This morning I had a meeting with Greg & Nick from Revolution Labs, a Milwaukee pre-seed accelerator that supports entrepreneurship in Milwaukee’s central city. The conversation traveled between shared interests, passions, and concerns.
At one point, the conversation turned to The Big Questions. And, you know, I’m a humanist. I love the big questions: What gives life meaning? What does it mean to be human?
These are the questions I bring to my students, because I want them to feel invited into the central questions of human existence. This semester, I’m teaching an Honors seminar on Cyborg Literature, and the questions have certainly been big. Most class periods, we put the questions raised by the text on the board and then try to start to answer some of them. The semester has been filled with questions such as:
- What does it mean to be human?
- What should our relationship to technology be?
- What human knowledge cannot be replicated by technology?
- How is technology changing categories such as family and relationship?
We’ve talked about these questions as important questions to our world, but this morning, I realized something: I haven’t really closed the loop for students in thinking about WHY these are such important questions. My students know that we live in a technologically-driven world, but we haven’t specifically asked how technology will impact their own lives and decisions. I’ve never asked them about their own role in this technological world.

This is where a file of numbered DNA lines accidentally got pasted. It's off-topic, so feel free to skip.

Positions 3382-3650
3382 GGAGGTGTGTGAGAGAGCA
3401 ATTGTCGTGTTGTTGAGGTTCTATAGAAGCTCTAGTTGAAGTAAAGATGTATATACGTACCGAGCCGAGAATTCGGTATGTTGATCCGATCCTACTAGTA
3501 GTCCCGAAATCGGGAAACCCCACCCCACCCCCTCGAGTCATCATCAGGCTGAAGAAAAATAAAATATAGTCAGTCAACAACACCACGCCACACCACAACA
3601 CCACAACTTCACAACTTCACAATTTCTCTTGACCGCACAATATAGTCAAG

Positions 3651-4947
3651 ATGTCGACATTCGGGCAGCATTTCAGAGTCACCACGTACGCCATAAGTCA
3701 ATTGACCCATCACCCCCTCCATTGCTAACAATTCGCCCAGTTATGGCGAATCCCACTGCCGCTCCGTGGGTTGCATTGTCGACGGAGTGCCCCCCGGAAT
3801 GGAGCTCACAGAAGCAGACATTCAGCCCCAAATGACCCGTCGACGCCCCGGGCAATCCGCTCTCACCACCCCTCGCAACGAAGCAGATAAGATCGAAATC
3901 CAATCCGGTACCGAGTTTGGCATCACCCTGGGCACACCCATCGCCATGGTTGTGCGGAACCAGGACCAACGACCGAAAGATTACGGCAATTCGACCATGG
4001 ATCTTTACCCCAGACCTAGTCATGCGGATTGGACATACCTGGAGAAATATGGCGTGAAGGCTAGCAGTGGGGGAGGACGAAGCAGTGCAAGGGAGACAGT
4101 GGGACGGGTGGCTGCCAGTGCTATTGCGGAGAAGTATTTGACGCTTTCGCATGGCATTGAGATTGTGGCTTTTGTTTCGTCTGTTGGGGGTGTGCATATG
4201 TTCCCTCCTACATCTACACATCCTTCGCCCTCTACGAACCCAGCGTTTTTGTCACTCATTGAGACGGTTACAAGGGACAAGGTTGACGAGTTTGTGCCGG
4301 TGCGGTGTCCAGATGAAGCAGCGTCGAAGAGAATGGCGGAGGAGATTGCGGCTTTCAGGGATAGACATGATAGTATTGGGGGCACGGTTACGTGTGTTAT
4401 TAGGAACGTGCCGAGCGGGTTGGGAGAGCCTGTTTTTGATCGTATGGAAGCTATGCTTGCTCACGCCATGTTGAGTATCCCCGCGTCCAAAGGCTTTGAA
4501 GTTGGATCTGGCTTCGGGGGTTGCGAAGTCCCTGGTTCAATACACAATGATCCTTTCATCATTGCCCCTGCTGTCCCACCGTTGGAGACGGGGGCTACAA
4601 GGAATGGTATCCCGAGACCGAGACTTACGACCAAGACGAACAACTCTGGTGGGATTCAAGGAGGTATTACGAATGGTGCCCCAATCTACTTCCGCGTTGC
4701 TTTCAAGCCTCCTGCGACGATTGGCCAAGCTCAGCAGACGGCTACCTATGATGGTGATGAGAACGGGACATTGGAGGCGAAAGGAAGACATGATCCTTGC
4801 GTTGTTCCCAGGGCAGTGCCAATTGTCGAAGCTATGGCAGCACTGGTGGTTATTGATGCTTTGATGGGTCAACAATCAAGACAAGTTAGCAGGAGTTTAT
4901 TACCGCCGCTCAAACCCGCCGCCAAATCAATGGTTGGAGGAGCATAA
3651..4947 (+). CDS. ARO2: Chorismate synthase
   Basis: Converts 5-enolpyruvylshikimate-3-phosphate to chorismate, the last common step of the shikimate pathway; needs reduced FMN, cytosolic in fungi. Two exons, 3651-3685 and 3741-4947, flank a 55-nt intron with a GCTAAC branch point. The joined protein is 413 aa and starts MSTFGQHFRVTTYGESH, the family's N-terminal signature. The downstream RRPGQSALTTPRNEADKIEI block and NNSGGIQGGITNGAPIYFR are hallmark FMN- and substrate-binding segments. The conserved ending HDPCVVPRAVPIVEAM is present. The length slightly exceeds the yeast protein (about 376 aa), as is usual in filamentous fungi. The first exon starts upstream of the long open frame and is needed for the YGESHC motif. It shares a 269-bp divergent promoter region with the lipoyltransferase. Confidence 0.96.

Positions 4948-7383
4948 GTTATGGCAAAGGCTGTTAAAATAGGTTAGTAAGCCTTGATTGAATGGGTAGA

We’ve been responding to technology rather than considering our selves as agents who make it happen. This doesn’t mean that I or my students need to be tech-makers, but asking the big questions can get us out of simply reacting to technology.
New questions might be:
- Can technology respond to some of the challenges faced by families today?
- How can technology best shape your chosen career?
- What is your vision of utopia, and what is technology’s role in it?
I’m going to rewrite my student’s final essay question so they can engage these kinds of questions. These are questions of great concern not only to my students, but also to the broader community, and the literature that I teach can help to address them. The trick is to keep one foot in the day-to-day of the classroom, and another in the big and relevant questions.